Sepsis is an often lethal syndrome resulting from maladaptive immune and metabolic responses to infection, compromising host homeostasis. Disease tolerance is a defense strategy against infection that preserves host homeostasis without exerting a direct negative impact on pathogens. Here, we demonstrate that induction of the iron-sequestering ferritin H chain (FTH) in response to polymicrobial infections is critical to establish disease tolerance to sepsis. The protective effect of FTH is exerted via a mechanism that counters iron-driven oxidative inhibition of the liver glucose-6-phosphatase (G6Pase), and in doing so, sustains endogenous glucose production via liver gluconeogenesis. This is required to prevent the development of hypoglycemia that otherwise compromises disease tolerance to sepsis. FTH overexpression or ferritin administration establish disease tolerance therapeutically. In conclusion, disease tolerance to sepsis relies on a crosstalk between adaptive responses controlling iron and glucose metabolism, required to maintain blood glucose within a physiologic range compatible with host survival.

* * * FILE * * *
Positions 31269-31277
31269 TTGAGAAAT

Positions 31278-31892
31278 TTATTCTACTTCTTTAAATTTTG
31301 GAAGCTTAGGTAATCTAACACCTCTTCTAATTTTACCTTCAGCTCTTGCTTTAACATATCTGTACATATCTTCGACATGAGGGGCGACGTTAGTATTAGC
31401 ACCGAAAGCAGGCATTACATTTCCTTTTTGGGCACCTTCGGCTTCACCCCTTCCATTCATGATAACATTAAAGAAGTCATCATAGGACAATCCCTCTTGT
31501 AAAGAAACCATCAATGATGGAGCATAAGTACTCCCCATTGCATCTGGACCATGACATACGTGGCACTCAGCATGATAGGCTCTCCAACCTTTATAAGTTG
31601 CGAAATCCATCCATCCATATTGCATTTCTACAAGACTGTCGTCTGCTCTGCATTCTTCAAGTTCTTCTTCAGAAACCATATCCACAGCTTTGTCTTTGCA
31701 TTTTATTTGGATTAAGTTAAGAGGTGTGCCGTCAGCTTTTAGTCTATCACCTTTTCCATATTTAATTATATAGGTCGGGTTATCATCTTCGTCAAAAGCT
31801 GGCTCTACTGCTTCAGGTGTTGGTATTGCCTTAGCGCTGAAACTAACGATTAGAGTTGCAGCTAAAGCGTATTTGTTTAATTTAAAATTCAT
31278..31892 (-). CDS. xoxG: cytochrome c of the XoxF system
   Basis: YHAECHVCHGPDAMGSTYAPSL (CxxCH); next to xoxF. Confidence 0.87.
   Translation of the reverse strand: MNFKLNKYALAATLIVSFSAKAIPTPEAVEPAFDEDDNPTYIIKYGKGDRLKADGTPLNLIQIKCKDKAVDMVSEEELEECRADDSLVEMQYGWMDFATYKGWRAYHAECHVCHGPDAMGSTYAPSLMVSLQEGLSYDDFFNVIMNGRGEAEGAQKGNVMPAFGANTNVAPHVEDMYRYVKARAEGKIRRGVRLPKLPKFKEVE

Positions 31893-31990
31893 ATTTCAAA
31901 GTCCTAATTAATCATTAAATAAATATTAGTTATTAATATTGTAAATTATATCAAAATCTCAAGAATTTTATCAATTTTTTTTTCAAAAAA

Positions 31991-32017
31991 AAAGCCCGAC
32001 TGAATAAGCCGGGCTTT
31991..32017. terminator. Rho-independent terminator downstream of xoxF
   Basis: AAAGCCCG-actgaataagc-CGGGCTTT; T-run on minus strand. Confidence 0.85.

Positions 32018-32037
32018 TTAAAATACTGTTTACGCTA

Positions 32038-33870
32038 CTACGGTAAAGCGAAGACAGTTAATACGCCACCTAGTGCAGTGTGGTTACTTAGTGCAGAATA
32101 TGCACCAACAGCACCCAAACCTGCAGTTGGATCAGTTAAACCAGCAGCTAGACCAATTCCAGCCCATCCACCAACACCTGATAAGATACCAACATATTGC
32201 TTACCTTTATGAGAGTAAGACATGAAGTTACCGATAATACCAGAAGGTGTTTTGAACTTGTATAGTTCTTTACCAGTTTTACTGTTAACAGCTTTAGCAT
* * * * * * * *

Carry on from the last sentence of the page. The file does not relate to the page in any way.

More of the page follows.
Keywords: disease tolerance; ferritin; gluconeogenesis; glucose-6-phosphatase; heme; infection; inflammation; iron; metabolism; sepsis.
Copyright © 2017 The Authors. Published by Elsevier Inc. All rights reserved.